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Hungary could start receiving gas deliveries from north

Hungary has reached a political agreement on potential gas deliveries from a new LNG terminal under construction in Gdansk, in northern Poland, Peter Szijjarto, the minister of foreign affairs and trade, said in Karpacz on Wednesday.

The entry of Hungarian oil and gas company MOL onto the Polish market and Polish peer Orlen’s presence in Hungary provides a good basis for energy cooperation between the two countries, Szijjarto said after talks with Anna Moskwa, Poland’s energy affairs minister.

Hungary and Poland intend to expand their cooperation from fuel trade to gas purchases, he said, adding that the construction of a new liquefied natural gas terminal in Gdansk that will be used to export an annual 4-4.5 billion cubic metres of gas provided a new resource for diversification.

This gives Hungary an opportunity to have a new gas delivery route, Szijjarto said, noting the existing interconnectors between Poland and Slovakia and between Slovakia and Hungary. This means that there is a possibility to deliver significant volumes of gas annually along this route, he added.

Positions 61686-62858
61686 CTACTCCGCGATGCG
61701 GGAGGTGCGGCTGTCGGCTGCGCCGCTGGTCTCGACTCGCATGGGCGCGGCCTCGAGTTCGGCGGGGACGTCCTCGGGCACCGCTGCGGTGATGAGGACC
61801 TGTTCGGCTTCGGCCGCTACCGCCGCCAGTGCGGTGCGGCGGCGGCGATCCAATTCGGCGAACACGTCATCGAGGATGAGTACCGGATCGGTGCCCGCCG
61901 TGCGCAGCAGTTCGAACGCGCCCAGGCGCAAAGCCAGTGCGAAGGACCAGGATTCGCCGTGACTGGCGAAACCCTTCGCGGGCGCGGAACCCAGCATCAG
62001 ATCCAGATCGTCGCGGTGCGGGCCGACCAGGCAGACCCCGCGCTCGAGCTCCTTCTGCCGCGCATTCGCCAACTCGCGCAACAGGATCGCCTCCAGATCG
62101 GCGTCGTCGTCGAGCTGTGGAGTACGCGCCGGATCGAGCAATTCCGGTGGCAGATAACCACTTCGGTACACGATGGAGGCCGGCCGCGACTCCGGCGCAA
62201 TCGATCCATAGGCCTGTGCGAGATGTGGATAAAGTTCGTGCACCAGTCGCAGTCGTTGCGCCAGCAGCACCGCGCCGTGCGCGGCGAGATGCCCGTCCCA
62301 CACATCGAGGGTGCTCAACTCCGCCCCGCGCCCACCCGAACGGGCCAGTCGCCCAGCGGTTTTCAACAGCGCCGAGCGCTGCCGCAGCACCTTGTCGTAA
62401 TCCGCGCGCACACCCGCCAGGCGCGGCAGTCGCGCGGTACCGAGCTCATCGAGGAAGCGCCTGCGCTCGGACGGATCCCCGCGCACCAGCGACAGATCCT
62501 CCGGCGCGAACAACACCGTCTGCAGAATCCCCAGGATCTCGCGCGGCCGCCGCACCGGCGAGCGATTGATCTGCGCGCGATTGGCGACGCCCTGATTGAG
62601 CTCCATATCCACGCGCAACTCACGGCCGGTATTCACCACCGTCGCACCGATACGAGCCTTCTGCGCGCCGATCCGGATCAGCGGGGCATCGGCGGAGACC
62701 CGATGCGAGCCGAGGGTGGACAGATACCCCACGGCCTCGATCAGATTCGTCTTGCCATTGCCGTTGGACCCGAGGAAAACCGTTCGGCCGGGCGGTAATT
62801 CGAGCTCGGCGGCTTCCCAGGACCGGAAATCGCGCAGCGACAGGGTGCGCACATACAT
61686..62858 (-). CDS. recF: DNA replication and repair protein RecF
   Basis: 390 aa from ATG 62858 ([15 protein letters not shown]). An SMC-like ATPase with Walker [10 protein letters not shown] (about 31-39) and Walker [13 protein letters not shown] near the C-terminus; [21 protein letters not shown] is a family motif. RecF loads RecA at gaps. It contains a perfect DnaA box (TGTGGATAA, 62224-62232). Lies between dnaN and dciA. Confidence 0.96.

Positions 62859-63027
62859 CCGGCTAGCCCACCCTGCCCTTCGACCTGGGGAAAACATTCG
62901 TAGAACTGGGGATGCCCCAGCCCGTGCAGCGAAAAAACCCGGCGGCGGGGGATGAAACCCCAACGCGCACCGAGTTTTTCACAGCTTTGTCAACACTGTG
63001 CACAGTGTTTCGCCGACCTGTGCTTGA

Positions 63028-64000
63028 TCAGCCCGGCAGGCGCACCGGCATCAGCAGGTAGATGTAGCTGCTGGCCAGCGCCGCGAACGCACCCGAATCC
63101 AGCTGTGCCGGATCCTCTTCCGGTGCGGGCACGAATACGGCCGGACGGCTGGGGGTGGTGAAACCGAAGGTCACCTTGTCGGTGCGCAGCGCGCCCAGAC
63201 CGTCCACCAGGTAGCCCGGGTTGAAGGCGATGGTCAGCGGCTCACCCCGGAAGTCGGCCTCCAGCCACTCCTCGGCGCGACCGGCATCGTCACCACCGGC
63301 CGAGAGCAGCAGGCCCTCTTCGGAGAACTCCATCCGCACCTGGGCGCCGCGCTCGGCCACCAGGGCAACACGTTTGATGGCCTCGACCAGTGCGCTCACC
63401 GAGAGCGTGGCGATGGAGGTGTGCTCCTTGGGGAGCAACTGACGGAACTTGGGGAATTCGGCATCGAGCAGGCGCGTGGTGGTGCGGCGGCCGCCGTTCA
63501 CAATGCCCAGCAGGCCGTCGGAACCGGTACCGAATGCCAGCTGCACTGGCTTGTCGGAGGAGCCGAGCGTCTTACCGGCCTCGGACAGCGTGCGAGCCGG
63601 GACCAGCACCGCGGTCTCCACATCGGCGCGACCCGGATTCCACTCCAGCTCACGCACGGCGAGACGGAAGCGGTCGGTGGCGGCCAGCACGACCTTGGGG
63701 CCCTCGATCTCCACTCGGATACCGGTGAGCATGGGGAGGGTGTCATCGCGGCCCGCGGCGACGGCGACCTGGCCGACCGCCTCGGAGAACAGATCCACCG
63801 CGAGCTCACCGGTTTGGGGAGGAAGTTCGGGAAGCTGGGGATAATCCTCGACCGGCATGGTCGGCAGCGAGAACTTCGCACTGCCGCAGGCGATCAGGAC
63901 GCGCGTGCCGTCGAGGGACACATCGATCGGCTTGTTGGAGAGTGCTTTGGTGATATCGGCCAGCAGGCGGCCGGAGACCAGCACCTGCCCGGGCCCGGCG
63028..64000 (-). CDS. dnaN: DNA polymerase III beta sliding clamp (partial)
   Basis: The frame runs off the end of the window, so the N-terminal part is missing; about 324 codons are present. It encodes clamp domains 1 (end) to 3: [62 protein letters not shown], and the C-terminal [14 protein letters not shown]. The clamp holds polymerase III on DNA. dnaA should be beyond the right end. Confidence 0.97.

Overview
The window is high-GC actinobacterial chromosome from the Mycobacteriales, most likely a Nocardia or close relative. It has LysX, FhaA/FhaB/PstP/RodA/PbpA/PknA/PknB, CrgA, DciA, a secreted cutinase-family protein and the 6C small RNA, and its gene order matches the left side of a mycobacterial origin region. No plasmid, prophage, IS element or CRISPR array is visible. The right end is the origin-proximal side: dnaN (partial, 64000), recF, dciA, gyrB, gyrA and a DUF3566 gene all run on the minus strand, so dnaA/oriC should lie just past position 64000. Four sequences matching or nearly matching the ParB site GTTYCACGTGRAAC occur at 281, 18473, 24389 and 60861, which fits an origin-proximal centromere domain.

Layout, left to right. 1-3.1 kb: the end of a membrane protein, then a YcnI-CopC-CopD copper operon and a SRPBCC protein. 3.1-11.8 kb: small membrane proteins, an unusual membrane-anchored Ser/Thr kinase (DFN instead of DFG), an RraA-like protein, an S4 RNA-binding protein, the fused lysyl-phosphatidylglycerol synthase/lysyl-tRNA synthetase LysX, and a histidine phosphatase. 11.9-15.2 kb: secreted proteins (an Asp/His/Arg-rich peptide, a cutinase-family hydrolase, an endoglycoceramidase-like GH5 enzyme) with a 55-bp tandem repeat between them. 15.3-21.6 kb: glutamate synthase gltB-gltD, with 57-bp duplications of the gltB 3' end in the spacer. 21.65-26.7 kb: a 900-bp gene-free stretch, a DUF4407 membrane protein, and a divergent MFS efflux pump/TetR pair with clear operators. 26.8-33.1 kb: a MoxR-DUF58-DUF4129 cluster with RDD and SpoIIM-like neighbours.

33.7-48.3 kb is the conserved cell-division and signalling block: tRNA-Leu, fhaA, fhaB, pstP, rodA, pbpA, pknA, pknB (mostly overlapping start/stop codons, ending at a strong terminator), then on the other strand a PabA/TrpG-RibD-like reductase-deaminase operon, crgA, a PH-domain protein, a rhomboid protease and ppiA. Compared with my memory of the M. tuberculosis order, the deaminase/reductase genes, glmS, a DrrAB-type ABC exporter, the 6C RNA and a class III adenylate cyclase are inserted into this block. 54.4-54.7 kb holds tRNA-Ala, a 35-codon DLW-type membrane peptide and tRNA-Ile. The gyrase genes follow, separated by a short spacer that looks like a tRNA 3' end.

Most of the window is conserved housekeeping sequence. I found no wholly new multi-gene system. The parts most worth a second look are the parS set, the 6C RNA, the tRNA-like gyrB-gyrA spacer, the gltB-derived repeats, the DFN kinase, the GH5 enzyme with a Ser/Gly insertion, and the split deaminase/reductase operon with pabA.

Hungarian state-owned energy company MVM had signalled its intent to contract capacity from the terminal, Szijjarto said, adding that the binding phase for booking capacity had started in September.

The minister said he and Moskwa had agreed that Poland would provide all the necessary political support to expanding bilateral energy cooperation to gas deliveries.

He added, at the same time, that there was a lot more to discuss in the coming weeks concerning the terms of delivery and the technical details.

“This adds to the country’s energy security, which is particularly important amid the current times of energy crisis in Europe,” Szijjarto said.

He noted that Hungary has also signed gas purchase agreements with Azerbaijan, Turkiye and Qatar, but it was clear that the energy infrastructure in south-eastern Europe did not have the capacity to handle these delivery volumes. “We hope this will change in the future,” he added.

Though the European Union is not willing to provide necessary financing, Hungary is working closely with the south-eastern European countries on expanding the capacities, the minister said.

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